I just started a new job that might be the wrong job. My new employer lured me away from a very good job at a very good company, and moved me to a new city. I have been at the new job for one month and am beginning to see a not-so-pretty picture of what my job actually entails, compared to what was originally sold to me during the interviewing process.
I have a strong feeling that things will not improve. I want it to work out, and I have spoken to my supervisor, but I honestly do not think anything will change. What is the best route to take here? Should I speak with the recruiter who sold me on the job? (This is a full-time position, not a contract.) What did I do wrong? Thanks!
You’re on board now. Given that you relocated, there’s no easy way to turn back, unless you want to move back to your old company, and they’re willing to have you. That’s doubtful. Let’s discuss what to do now, then we’ll explore why this may have happened and how to avoid a repeat!
Did recruiter deliver the wrong job?
You should indeed speak to the recruiter, who might be able to serve as your advocate with the employer. I’d do this right now—the sooner, the better.
In most cases, the recruiter’s fee is contingent on you staying at the job for some period of time (90 days is common). So, the recruiter will have more than a passing interest in helping you work this out.
But let’s hope the recruiter didn’t deliver a wrong job.
Can you and your boss “right” a wrong job?
You should also continue to work with your manager to turn things around. It may take time, and you need to be very positive in the way you present this on an ongoing basis. You need to convey your interest in doing your work in the way that will be best for the company, and that “the way” is what you agreed to from the beginning. Don’t start with recriminations—that won’t help at this point. Approach it as a partner, because that’s what you are. Try to set the wrong job right.
This might mean your boss alters your job now, or agrees to change your work in the near future.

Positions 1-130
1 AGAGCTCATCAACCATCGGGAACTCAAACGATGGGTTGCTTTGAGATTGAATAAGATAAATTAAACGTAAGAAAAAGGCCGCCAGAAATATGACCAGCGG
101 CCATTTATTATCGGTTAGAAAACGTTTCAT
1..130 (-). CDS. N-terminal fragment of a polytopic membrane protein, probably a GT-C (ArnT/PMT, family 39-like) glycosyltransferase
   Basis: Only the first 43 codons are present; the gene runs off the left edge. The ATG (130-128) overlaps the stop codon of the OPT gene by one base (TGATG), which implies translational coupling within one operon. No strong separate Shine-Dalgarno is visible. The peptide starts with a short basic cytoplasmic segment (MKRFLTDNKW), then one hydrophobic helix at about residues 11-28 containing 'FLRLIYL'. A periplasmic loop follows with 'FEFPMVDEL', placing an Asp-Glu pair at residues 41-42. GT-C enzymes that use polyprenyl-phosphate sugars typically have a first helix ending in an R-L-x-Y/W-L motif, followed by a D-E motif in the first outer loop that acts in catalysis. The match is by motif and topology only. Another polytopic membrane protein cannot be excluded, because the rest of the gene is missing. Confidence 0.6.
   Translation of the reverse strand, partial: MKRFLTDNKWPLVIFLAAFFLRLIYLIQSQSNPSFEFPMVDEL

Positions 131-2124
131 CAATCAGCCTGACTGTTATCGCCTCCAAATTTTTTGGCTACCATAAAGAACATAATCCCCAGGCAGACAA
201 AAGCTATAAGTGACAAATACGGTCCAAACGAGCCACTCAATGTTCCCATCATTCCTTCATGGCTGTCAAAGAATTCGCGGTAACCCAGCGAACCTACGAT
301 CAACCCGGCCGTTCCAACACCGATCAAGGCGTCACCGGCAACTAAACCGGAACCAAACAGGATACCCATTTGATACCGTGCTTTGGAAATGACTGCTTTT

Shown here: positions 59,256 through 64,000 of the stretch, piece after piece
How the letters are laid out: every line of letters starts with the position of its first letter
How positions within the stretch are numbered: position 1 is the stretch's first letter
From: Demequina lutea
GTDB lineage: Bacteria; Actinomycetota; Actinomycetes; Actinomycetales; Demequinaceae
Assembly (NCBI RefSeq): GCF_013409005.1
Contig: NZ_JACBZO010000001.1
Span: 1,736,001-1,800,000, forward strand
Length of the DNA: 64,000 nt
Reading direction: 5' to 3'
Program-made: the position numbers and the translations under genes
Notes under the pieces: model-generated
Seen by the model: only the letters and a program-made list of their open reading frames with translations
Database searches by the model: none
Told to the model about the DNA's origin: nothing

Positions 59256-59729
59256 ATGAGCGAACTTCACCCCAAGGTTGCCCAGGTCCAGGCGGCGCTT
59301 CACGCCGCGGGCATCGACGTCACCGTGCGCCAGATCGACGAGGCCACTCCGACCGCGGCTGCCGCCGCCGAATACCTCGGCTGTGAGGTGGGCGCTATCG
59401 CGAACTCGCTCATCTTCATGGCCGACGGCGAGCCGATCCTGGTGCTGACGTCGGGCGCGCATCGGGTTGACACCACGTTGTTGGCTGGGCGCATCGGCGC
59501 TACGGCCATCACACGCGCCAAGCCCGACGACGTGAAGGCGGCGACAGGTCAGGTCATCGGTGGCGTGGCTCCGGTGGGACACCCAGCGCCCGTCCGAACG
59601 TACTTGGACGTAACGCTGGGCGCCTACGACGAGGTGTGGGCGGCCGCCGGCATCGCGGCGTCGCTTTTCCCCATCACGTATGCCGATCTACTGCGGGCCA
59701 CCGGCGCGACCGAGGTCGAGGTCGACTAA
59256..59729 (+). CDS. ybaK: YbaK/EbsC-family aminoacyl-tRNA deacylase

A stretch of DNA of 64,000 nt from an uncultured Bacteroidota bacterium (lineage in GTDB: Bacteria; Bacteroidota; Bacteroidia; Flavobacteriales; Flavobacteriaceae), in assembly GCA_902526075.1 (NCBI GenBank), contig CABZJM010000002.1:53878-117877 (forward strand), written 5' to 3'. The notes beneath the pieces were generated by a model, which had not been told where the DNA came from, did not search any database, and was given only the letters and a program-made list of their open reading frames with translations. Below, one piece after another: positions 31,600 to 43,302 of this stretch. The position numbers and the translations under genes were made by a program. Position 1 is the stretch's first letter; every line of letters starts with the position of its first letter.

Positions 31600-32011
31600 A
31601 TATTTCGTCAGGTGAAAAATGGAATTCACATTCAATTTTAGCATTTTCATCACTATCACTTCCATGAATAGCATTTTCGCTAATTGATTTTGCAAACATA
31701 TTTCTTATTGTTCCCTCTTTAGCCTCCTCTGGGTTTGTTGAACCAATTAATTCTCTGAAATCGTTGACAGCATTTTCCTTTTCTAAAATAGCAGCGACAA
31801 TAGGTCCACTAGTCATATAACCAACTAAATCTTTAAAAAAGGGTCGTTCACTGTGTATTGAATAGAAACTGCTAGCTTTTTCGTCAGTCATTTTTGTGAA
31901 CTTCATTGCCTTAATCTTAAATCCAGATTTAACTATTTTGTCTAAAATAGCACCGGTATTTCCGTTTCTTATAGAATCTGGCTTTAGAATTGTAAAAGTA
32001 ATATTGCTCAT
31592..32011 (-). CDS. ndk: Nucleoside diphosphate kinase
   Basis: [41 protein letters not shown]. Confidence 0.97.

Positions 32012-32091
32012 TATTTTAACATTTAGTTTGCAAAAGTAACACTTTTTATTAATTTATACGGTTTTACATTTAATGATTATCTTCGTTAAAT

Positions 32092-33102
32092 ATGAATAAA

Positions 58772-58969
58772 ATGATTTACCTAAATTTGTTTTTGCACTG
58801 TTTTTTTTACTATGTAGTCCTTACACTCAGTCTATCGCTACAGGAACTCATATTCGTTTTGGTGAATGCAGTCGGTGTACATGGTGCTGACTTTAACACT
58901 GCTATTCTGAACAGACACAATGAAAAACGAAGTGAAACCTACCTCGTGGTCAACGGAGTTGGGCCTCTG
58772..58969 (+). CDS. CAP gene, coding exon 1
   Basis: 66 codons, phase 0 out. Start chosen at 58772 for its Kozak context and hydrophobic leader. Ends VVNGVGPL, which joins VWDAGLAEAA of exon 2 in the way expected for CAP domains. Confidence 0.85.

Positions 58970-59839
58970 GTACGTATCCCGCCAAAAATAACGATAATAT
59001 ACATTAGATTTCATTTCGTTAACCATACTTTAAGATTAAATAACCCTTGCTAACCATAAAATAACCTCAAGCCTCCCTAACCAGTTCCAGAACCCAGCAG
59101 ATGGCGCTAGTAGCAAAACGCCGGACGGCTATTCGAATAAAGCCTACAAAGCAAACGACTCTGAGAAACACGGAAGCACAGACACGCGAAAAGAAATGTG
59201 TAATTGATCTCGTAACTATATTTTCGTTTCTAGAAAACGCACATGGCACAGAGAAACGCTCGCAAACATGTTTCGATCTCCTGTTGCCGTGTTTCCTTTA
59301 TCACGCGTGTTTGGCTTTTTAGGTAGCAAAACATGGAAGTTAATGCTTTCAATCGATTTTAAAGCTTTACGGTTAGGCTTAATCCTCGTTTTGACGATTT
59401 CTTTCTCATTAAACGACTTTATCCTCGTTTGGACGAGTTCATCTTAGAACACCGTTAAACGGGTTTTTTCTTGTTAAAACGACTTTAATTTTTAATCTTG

How to avoid taking a wrong job
The traditional recruiting and hiring process too often neglects the very issues that may have put you in the spot you’re in.
In the end, if the only real solution is to move on, you’ll know it. Remember that the purpose of a job search is not to “get a job”. The purpose is to win the right job. The best way to avoid situations like this is to address these questions before accepting a job:
- Has the work been clearly defined? Do you truly understand it? By the time HR gets done chewing up a job description and spitting out the job posting that lured you, you may be interviewing for a job even the hiring manager doesn’t recognize. So, discuss the wording of the job posting with the boss. This is best done in the interview, but it’s very important to review it together now.
- Can you do the work they want done? The only way to determine this for sure is to demonstrate your abilities in the interview, so they can see how you will approach the work. This also gives you the all-important opportunity to see what they really mean by “the work.” This may be why you’ve been taken by surprise — and why you’re in the wrong job.
- Can you do the work the way they want it done? Clearly, there’s a disconnect here, and you and they are not “matching.” Again, this needs to be covered during the due diligence phase of the interview process. It’s as much your responsibility as the employer’s.
- Can you do the work profitably, for you and for the employer? I doubt this ever got discussed, and it has likely contributed to the misunderstanding. If you had raised this issue and discovered what really matters to the employer, you may not have taken this job.
When these questions are not clearly and honestly addressed in the recruiting, interview and hiring process, people can land in the wrong job and wind up job hunting again very soon.
I hope you can work this out. Don’t assume yet that you took the wrong job. First, make sure you are doing a good job, then find out where this job leads. If you really took the wrong job, the sooner you move on, the better. (I won’t get into this here, but if you need to move on, please see Parting Company: How to leave your job.)
Never take a job unless you’ve addressed the questions above. Never hire anyone unless these questions have been addressed.
Have you ever taken a wrong job? What led up to the mistake? Were you at fault or was the employer? Should this reader even try to work it out with the boss, or just quit? What other methods should the reader try to get this resolved?